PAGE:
Overview of Squarespace and "the Basics"
SEO and improved user experience Work
Overview of assets provided and modified for Search Engine Optimisation
A favicon is a very small version of the company logo that lives in the browser tab. What do I mean by browser tab? Here is an image:
Now, the interesting thing about a favicon is that the image is in a strange format, called "ico" and what this means is that it can change size from 16 x 16 pixels to 32 x 32 pixels or 64 x 64 pixels depending on the resolution of the screen that it is being viewed on. Put another way, while it is an image it is actually a series of images inside a container. Having a favicon for your website is important in the same way as having your own domain on your email is important: it shows, subtly, that you mean business.
All websites are tested. Visitors test them when they visit (and leave the home page without going any "deeper" into the website if the website is not performing well). A more reliable test than a visitor's test is an automated assessment. GT Metrix is one such unbiased tool that shows where a website is doing well and where it is failing (from a performance point of view). When I want to grade a site, I make notes about the visual appeal but I also use tools like GT Metrix to determine if the site has been well built. A poor score in GT Metrix does not mean that the site is doomed, but it does mean one of two things: either the designer does not know what they are doing or the designer has been told that the target audience for the site will always have excellent internet speed (ie be wealthy and tech-savvy) and that they will not leave the site even if it is slow to lead (the reader is something of a captive audience). While this latter case does happen (there are examples of great sites that are very slow to load) it is the exception rather than the rule. Generally, a good website will load quickly on every kind of device because images have been optimised and the code supporting the site has been optimised.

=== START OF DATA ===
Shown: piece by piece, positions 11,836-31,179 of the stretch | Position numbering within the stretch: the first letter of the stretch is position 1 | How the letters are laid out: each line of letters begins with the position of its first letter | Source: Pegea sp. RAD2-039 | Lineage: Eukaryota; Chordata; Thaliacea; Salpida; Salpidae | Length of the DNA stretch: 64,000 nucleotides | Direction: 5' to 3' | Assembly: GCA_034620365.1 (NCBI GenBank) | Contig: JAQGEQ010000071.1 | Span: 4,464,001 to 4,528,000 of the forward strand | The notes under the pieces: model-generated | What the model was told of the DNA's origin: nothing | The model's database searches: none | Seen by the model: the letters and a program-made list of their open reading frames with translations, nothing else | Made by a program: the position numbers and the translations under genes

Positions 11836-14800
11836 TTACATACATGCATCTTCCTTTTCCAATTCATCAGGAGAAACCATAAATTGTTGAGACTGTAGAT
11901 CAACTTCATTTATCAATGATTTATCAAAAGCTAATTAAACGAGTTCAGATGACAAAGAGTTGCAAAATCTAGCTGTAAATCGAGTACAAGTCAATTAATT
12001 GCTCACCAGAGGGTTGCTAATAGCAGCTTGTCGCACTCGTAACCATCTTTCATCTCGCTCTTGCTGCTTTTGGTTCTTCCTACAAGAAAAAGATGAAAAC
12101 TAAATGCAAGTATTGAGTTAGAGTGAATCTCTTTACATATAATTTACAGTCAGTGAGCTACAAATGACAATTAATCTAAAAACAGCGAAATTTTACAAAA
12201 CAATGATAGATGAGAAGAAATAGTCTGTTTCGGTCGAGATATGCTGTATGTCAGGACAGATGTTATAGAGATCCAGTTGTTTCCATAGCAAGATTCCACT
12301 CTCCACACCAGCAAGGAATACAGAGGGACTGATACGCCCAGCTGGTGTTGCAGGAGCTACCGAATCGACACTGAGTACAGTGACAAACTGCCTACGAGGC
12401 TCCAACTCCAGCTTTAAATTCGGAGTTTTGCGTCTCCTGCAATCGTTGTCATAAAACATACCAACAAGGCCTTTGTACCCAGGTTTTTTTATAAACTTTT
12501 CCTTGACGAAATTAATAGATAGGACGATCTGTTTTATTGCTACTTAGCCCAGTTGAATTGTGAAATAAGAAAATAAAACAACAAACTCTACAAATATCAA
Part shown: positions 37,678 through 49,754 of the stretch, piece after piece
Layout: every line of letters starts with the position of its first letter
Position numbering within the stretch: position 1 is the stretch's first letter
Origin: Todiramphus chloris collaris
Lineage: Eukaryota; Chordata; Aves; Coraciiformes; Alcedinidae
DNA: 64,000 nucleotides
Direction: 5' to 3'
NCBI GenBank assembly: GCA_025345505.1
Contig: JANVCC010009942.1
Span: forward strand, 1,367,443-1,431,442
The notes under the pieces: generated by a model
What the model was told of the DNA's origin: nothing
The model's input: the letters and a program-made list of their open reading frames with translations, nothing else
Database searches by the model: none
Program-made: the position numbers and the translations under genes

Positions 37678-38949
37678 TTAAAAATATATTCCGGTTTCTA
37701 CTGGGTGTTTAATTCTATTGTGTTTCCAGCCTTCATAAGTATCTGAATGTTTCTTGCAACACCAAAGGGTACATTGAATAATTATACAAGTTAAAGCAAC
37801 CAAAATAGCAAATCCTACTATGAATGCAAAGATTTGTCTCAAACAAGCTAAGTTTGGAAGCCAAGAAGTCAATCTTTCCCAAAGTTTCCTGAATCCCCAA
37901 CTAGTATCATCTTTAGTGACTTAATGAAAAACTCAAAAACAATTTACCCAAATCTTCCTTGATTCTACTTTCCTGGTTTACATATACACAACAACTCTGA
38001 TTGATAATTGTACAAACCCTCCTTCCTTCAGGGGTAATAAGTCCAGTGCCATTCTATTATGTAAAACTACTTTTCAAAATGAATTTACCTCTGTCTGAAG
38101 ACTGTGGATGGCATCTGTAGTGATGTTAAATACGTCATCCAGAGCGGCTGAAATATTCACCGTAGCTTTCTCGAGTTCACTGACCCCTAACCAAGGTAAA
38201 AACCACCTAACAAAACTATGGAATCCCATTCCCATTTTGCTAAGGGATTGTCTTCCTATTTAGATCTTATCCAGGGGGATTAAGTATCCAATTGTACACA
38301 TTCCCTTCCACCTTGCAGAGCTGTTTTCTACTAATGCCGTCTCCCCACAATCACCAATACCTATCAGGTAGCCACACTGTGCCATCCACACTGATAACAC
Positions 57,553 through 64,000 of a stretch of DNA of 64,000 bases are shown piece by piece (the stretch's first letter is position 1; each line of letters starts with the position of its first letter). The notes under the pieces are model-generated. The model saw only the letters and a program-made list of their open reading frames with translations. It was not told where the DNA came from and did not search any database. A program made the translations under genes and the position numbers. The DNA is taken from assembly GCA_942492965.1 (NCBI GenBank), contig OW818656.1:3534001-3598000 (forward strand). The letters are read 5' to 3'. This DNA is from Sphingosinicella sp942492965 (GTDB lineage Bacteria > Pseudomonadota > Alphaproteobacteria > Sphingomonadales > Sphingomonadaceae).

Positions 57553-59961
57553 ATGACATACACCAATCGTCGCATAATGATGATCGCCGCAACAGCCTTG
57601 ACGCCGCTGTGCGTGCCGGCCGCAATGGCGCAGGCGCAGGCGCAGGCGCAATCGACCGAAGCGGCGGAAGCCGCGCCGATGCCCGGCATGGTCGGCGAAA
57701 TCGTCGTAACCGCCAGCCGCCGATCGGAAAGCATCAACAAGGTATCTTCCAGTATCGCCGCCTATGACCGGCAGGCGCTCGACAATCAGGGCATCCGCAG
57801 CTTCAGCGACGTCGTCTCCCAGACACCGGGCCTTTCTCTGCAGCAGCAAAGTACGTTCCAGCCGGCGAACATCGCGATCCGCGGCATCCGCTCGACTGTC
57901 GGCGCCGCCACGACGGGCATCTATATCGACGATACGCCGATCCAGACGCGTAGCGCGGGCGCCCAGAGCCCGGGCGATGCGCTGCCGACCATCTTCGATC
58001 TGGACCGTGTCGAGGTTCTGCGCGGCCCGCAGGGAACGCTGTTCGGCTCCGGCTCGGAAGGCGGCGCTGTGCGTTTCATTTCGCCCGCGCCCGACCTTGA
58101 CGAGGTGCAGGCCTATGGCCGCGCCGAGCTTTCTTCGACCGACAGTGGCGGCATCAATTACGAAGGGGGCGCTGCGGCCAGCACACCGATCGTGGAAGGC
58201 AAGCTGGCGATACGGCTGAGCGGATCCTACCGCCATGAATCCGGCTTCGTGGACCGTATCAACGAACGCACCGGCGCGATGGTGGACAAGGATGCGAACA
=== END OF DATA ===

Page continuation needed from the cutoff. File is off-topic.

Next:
Here is a before and after GT Metrix test for this website. The first test was done with a home page crammed with images that had only one pass through optimisation and the second test was done with a home page that was more pared back and had had more extensive image optimisation conducted: